Norman MacCaig 'Aunt Julia' Flashcards Preview

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Flashcards in Norman MacCaig 'Aunt Julia' Deck (17):

Why is the first line an effective introduction to the poem?

Her name as the first two words immediately establishes her as central concern- stresses her importance to him


“Aunt Julia spoke Gaelic/ Very loud and very fast”

Her name as the first two words immediately establishes her as central concern- stresses her importance to him. Repetition and word choice introduces Aunt Julia as a bold and confident extrovert, but also the overwhelming sense of confusion caused by the difference in language.


“I could not answer her- / I could not understand her.”

Repetition emphasizes speaker’s helplessness and frustration. The dash clarifies the reason why he could not answer her and helps to create a sense of regret. ‘I’ suggests a sense of responsibility for the poet.


How does "she wore men's boots/ when she wore any" make clear what Aunt Julia represents?

Suggests Aunt Julia was hard-working and unconventional. WC of ‘men’s boots’- connotations of strength and practicality. Suggests she was tough and manual.


“I can see her strong foot stained with peat”

Introduces the idea that Aunt Julia represents the highland landscape and way of life. Present tense- ‘can’ – emphasizes the impact she still has on his life. ‘Strong’ suggests his admiration for her and her hard-working nature. ‘Stained’ suggests that she was at one with the landscape and so had become part of it, and it a part of her.


How does the speaker create a sense of childish awe and admiration for Aunt Julia at the end of stanza two?

“While her right hand drew yarn /marvellously out of the air.”


“While her right hand drew yarn /marvellously out of the air.”

Conveys admiration for his aunt and a childlike curiosity. Connotations of ‘marvellous’ – something magical and enchanting.


“In the absolute darkness/ of a box bed”

Usually ‘darkness’ has connotations of loneliness and emptiness. However, the tone of this stanza creates a sense of calm and security which suggests he felt safe and protected with Aunt Jula. Emphasized by alliteration of ‘b’. He felt safe and contained, despite the primitive accommodation.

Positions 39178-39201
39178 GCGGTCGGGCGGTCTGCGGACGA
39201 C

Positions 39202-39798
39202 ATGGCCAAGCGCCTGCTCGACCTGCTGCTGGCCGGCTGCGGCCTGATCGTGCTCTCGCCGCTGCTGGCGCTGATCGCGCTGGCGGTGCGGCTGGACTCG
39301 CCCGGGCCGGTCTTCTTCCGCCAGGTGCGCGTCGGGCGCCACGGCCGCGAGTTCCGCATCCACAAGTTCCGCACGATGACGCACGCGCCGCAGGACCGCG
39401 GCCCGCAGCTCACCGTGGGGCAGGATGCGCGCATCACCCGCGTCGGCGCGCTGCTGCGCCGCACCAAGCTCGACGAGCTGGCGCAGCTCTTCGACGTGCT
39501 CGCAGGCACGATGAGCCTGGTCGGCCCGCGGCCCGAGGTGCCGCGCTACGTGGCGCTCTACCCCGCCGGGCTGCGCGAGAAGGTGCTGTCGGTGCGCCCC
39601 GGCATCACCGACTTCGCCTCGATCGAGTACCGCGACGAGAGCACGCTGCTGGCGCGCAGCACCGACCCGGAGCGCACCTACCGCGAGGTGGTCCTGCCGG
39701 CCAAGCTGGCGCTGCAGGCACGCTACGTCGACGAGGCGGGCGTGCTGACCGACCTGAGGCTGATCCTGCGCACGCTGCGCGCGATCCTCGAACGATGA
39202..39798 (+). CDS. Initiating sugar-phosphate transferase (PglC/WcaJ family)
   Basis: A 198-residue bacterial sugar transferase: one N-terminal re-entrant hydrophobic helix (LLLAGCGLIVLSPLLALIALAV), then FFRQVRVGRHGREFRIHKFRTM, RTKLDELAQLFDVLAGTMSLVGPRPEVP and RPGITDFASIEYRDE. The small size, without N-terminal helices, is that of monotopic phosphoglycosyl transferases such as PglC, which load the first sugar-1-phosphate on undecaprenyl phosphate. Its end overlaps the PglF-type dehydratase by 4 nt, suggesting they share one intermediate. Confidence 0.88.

“Listening to/ crickets being friendly.”

Imagery- personification: helps to create a tone of ease and security. Suggests he felt calm, safe and protected even in the silence at night, but only in her home.


What three images from stanza four suggest Aunt Julia represents an old, island way of life?

“She was buckets/ and water flouncing into them.”
“She was winds pouring wetly”
“She was brown eggs, black skirts and a keeper of three penny bits”


“She was buckets/ and water flouncing into them.”

Metaphor links AJ tp nature. Suggests she was hard-working and practical, comparing her to buckets. The comparision to water also suggests that she was always on the move, as water is free-flowing and moves with the current. Word choice of ‘flouncing’ suggests that she was carefree, joyful and boisterous.


“She was winds pouring wetly”

Imagery: suggests she was powerful, strong and elemental. Once again, MacCaig links her to the landscape that he thinks of when he thinks of her.


“She was brown eggs, black skirts and a keeper of three penny bits”

Imagery links AJ to the landscape again. WC of ‘black’ and ‘brown’ carry connotations of earth and nature and suggest she was practical and basic, part of the landscape and Island life. ‘Threepenny bits’ suggests she represents an older way of life which has been lost and that she was hard-working and thrifty.


“Aunt Julia spoke Gaelic/ very loud and very fast.”

Repetition of the first two lines create a sense of regret that he did not get to know her better because of the language barriers


“By the time I had learned/ a little, she lay/ silenced in the absolute black”

Emjambment of ‘a little’ emphasizes the idea that by the time the speaker had realised, it was too late- regret. ‘Silenced’ directly contrasts that loud AJ from the two lines before and suggests something forced. Creates an accusatory tone which helps to convey the speakers anger and frustration. ‘Absolute black’ highlights the idea that MacCaig feels death is final and he has missed his chance- regret.


‘But I hear her still/ “welcoming me with a seagull’s voice”

Present tense of ‘still’ again highlights the impact she continues to have on his life as he remembers her in the landscape of the highlands. ‘Welcoming’ has connotations of love and affection, friendliness and suggests that he remembers her fondly when he returns to the highlands. The imagery suggests that her words were incomprehensible to him but he still feels close to her through nature.


“And getting angry, getting angry/ with so many questions/ unanswered.”

Repetition emphasizes the speaker’s frustrations that death is final. ‘Unanswered’ has connotations of finality and suggests his regret which lingers on, unresolved.